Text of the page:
Biogeography • chemical ecology • plant secondary chemical variation • plant-animal interactions • herbivory • pollination • volatile organic compounds • allelopathy • plant competition • analytical chemistry • terpenoids • phenylpropanoids



I use variation in plant secondary chemistry to help understand biological interactions. Plant secondary chemistry can vary considerably, both within local populations and at greater geographic scales among populations. This variation can greatly affect the interactions of plants with their environment and is often the result of biotic factors, such as herbivory and competition, and of abiotic factors, such as temperature, moisture, and nutrient availability. Much of my work involves measuring secondary chemical diversity in plants and conducting field and laboratory experiments to test how this variation affects associated species and whether these interactions are responsible for the current levels of chemical diversity. My chemical ecology experience covers a diversity of biological topics with work in herbivory, pollination, allelopathy, competition, host specialization, and ethnobotany. Climate change and other environmental stressors are expected to alter plant interactions and ultimately affect plant secondary chemistry, and so my work also incorporates global change ecology.

My research has focused on three important questions: 1) How do species vary in their secondary chemistry, 2) How does this variation affect chemically-mediated community interactions, and 3) What selective forces maintain or change plant chemical diversity? To answer these questions I have worked on a diversity of plant and insect species, including commercial and agricultural species, from a variety of ecosystems, ranging from the Mediterranean to alpine and boreal ecosystems in Europe and North America. My research approach incorporates measurements across environmental gradients, common garden experiments, and field and laboratory manipulations. This research has important implications for ecological function, agricultural productivity, response to changes in climate, and species losses.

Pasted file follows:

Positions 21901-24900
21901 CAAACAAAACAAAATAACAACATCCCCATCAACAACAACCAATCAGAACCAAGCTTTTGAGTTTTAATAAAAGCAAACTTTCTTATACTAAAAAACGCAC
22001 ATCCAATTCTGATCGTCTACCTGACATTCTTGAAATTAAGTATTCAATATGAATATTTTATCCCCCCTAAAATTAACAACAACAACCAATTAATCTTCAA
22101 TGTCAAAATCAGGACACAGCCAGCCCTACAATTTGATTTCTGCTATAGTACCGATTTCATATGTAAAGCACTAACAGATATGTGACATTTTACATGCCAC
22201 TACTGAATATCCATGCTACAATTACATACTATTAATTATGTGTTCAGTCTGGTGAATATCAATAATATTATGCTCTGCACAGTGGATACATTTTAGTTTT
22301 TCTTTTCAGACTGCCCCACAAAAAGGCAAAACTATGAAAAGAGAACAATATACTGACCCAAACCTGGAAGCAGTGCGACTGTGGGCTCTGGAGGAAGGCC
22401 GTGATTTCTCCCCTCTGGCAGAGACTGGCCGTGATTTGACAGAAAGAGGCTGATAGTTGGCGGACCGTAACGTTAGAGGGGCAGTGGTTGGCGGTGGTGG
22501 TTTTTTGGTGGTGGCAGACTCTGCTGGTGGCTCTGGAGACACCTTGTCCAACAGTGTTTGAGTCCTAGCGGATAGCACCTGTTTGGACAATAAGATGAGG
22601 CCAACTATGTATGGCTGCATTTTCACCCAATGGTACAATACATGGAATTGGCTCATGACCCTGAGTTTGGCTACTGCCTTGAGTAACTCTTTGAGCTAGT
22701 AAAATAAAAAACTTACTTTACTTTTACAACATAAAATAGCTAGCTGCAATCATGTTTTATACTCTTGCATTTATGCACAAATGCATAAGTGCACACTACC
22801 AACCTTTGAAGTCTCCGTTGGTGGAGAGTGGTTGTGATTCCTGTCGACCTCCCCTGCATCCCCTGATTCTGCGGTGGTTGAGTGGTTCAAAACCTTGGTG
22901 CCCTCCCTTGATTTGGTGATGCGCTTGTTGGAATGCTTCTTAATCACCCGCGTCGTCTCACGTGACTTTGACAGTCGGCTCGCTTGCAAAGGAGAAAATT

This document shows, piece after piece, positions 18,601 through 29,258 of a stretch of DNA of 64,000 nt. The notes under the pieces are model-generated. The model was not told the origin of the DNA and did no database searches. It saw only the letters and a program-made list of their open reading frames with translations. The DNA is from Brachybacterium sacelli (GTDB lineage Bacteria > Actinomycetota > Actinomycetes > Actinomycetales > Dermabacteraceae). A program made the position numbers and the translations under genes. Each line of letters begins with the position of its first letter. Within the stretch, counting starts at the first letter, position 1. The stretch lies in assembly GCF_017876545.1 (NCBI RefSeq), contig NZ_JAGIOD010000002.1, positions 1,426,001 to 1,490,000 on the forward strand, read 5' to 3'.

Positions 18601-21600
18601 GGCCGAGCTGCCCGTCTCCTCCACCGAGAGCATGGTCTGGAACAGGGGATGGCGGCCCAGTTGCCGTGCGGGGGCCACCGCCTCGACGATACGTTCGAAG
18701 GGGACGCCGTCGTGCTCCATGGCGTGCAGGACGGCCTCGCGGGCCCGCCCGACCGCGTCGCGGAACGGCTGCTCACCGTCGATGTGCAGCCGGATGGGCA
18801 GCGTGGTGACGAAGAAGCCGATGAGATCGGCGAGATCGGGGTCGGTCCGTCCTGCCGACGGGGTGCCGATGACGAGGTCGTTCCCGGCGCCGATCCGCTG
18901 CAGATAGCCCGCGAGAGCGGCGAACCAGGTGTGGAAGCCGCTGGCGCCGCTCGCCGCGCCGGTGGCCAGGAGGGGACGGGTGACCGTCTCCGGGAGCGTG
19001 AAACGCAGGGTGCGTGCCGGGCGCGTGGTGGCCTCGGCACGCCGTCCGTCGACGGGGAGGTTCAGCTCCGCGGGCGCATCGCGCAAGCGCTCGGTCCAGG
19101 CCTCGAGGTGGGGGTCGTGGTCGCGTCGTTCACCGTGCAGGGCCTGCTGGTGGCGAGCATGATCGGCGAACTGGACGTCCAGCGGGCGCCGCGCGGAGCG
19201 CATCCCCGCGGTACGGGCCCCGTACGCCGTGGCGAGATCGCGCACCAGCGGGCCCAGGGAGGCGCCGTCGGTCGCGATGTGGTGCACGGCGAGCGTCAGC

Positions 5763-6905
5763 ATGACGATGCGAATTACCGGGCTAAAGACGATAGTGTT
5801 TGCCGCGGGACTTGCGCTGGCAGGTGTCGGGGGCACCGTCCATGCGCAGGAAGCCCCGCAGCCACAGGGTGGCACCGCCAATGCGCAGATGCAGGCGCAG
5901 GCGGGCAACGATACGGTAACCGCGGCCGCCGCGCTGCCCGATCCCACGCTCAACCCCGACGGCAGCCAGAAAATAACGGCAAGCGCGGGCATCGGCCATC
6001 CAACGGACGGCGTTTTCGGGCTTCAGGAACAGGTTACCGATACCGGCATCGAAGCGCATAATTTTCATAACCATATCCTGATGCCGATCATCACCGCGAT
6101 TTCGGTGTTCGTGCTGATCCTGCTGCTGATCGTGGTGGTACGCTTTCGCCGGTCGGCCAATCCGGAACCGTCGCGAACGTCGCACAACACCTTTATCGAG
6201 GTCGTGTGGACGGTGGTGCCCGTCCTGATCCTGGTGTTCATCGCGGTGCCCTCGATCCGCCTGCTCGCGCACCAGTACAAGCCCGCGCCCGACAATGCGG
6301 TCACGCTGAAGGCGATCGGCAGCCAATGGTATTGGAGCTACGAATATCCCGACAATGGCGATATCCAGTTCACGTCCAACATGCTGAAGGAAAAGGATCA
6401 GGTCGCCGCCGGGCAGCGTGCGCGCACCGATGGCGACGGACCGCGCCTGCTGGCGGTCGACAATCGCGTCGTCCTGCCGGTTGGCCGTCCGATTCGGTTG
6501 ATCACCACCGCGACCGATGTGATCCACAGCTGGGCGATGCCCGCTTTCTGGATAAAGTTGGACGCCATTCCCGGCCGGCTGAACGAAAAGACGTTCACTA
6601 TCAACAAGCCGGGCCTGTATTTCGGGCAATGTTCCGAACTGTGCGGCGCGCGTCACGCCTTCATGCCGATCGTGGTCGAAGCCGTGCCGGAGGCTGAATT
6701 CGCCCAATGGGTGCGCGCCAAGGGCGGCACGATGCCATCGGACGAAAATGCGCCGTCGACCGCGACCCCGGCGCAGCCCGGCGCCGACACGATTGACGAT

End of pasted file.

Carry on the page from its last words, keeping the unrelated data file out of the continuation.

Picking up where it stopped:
Much of my work specializes in two broad groups of compounds: terpenoids, both volatile (mono- and sesquiterpenes) and non-volatile (diterpenes), and compounds from the phenylpropanoid pathway (phenolic glycosides and phenylpropanoid glycosides). I have extensive experience with isolation, purification, and characterization of plant secondary metabolites. I use a number of analytical chemistry techniques, including high and ultra high performance liquid chromatography (HPLC and UHPLC) with UV, single quadrapole (SQ), time-of-flight (TOF) and tandem (MS-MS) mass spectrometry detectors, gas chromatography (GC) with both flame ionization (FID) and mass spectrometry (MS) detectors, high performance thin layer chromatography (HPTLC), and one- and two-dimensional (1H and 13C) nuclear magnetic resonance (NMR) spectroscopy.


Departments of Botany and Geography
University of Wisconsin-Madison

Department of Botany
University of Wisconsin-Madison
430 Lincoln Drive
Madison, WI 53706

Department of Geography
University of Wisconsin-Madison
550 North Park Street
Madison, WI 53706

ken (dot) keefoverring (at) wisc (dot) edu